The road was long and complicated to complete the contract with Israel, as the GID was forced to use a number of businessmen to be a front for its companies, such as Alaa Arafa, Chairman of Arafa Holding Company and one of the Egyptian commercial partners with Israel, and Khaled Abu Bakr, Chairman of the Energy Committee at the American Chamber of Commerce in Cairo and CEO of Taqa Arabia Company. Arafa already owned a front company outside Egypt, Dolphinus, which he registered in the British Virgin Islands, one of the most popular offshore tax havens. Dolphinus has established a subsidiary in Luxembourg called Blue Ocean. The company’s registration papers show that it is wholly owned by Dolphinus. Luxembourg was chosen because it is considered the largest tax haven in the world, as it allows companies to transfer money to and from them with massive tax exemptions and a high degree of confidentiality. This was not enough to start importing gas from Israel, as it was necessary to fully liberalise the Egyptian natural gas sector so that the private sector would be able, for the first time, to import and sell natural gas in Egypt. The government presented a draft law to liberalise gas trade, which was approved by the House of Representatives without any noticeable modification in July 2017.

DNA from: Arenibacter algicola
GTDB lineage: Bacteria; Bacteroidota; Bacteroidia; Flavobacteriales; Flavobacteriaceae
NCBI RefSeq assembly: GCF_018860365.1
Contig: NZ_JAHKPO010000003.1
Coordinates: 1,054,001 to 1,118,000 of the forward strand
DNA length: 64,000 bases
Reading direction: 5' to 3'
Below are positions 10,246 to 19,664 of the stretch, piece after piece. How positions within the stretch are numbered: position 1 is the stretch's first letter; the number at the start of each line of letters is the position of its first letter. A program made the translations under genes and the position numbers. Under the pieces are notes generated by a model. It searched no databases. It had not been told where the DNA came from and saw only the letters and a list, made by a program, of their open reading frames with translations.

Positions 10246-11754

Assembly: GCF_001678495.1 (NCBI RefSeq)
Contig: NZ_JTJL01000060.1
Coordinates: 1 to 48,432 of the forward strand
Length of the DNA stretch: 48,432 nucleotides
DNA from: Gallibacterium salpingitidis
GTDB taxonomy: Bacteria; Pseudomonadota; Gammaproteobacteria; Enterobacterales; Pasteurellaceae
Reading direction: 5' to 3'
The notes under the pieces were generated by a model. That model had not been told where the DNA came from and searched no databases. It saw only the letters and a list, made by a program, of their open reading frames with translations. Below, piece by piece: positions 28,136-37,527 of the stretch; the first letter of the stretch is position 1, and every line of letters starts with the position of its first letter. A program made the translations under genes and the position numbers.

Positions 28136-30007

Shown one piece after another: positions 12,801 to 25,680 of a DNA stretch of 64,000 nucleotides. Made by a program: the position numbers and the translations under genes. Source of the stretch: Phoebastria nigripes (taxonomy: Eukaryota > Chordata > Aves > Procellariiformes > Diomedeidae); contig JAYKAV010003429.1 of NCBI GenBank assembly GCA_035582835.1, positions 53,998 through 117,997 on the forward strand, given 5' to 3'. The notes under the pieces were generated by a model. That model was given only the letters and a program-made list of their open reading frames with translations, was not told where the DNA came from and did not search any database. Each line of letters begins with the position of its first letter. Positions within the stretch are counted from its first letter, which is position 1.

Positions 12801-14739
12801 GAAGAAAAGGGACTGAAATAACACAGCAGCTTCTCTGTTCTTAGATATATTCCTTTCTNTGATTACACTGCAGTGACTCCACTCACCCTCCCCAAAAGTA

President Abdel Fattah al-Sisi ratified it a month later. With the new law, the state’s role has turned into a mere regulator of the gas sector, and private companies gained the right to use the national natural gas distribution network and all state-owned infrastructure facilities in this sector. So, the way became clear for Dolphinus to buy gas from Israel and then sell it to Egypt. The executive regulations of the new gas law were issued in February 2018 and a week later, Dolphinus signed a gas purchase agreement with the Israeli Delek Group and the American Noble Energy, owners of the Tamar and Leviathan fields in Israel. In May 2018, three months after the signing of the Israeli gas purchase agreement, a new company called East Gas, owned by the GID and its profits from trade in Egyptian gas were registered in the accounts of the GID and not the state’s general budget, appeared on the stage. East Gas entered the deal to share the profits with the regime businessmen for its own interest. East Gas entered into a partnership with Blue Ocean in Luxembourg, and the two parties created a new company called Energy Solutions. Switzerland was chosen to be the company’s headquarters because it granted tax exemption for commercial activities such as buying and selling gas. And the commercial record of Energy Solutions shows that East Gas owns 40 per cent of its shares, while Blue Ocean owns the remaining 60 per cent.